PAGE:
Combine miso, mirin, soy sauce and ginger, and you get a rich and delectable Japanese-style glaze for salmon (or chicken, tofu, pork chops, etc.). These versatile ingredients last for months in the refrigerator and add incomparable flavor.
Active Time: 15 minutes |
Total Time: 25 minutes
1 tablespoon miso, preferably white (see Note)
1 tablespoon mirin, (see Note)
1 1/2 teaspoons reduced-sodium soy sauce
1 1/2 teaspoons minced fresh ginger
Hot pepper sauce, to taste
8 ounces center-cut salmon fillet, skinned (see Tip) and cut into 2 portions
1 tablespoon thinly sliced scallions
1 tablespoon chopped fresh cilantro
1 1/2 teaspoons toasted sesame seeds, (see Tip)
Position rack in upper third of oven; preheat broiler. Line a small baking pan with foil. Coat the foil with cooking spray.
Whisk miso, mirin, soy sauce, ginger and hot sauce in a small bowl until smooth.
Place salmon fillets, skinned-side down, in the prepared pan. Brush generously with the miso mixture. Broil the salmon until just cooked through in the center, 6 to 8 minutes. Garnish the salmon with scallions, cilantro and sesame seeds.
Per serving :
9 g Fat;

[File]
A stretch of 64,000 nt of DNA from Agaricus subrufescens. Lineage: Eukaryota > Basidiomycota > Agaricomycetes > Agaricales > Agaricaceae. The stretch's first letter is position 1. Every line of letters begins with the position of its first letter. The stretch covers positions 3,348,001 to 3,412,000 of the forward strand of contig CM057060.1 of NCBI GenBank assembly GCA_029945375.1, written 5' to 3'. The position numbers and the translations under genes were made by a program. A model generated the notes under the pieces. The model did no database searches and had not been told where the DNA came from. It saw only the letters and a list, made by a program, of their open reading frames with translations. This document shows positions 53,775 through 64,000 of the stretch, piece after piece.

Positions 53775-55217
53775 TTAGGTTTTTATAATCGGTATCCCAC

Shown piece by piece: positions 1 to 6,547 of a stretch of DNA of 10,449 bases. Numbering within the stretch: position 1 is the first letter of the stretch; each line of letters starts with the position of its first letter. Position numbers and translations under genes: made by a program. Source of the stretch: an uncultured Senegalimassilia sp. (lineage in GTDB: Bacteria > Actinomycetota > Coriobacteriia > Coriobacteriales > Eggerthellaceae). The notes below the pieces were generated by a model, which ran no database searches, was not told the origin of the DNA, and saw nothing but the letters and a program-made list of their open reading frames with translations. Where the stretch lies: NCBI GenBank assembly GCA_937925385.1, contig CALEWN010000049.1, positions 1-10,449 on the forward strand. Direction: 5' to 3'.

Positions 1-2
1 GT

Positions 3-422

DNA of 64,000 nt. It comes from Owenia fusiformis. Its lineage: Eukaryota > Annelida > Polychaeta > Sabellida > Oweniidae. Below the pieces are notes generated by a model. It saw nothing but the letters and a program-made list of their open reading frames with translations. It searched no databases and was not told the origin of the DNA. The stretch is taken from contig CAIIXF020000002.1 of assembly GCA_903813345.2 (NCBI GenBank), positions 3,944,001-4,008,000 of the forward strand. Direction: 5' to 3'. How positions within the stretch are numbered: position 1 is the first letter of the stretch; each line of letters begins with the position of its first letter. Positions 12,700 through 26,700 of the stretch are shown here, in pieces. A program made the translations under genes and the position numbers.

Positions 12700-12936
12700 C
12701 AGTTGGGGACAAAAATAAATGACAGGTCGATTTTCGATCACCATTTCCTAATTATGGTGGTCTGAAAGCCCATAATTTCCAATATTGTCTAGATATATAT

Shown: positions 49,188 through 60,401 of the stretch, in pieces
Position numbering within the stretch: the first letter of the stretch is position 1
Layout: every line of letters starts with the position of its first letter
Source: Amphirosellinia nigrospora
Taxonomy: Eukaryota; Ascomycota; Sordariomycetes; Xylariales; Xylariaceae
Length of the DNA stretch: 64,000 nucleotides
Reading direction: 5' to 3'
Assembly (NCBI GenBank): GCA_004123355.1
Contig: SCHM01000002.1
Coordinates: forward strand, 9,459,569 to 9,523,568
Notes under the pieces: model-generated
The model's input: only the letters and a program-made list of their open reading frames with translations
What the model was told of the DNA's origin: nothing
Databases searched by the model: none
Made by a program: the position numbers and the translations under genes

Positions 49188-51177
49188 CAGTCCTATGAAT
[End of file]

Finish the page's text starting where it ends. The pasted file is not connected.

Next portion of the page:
1 g Sat;
3 g Mono;
62 mg Cholesterol;
7 g Carbohydrates;
24 g Protein;
1 g Fiber;
421 mg Sodium;
603 mg Potassium
1/2 Carbohydrate Serving
Exchanges: 1/2 other carbohydrates, 3 lean meat
Tips & Notes
Ingredient notes: Miso is fermented soybean paste made by inoculating a mixture of soybeans, salt and grains (usually barley or rice) with koji, a beneficial mold. Aged for up to 3 years, miso is undeniably salty, but a little goes a long way. Shiromiso (sweet or white miso), made with soy and rice, is yellow and milder in flavor; use for soup, salad dressings and sauces for fish or chicken.
Mirin is a sweet, low-alcohol rice wine essential in Japanese cooking. Look for it in your supermarket with the Asian ingredients.
Tips: Place a fish fillet on a clean cutting board, skin side down. Starting at the tail end, slip the blade of a long, sharp knife between the fish flesh and the skin, holding the skin down firmly with your other hand. Gently push the blade along at a 30° angle, separating the fillet from the skin without cutting through either.
To toast sesame seeds, heat a small dry skillet over low heat. Add sesame seeds and stir constantly until golden and fragrant, about 2 minutes. Transfer to a small bowl and let cool.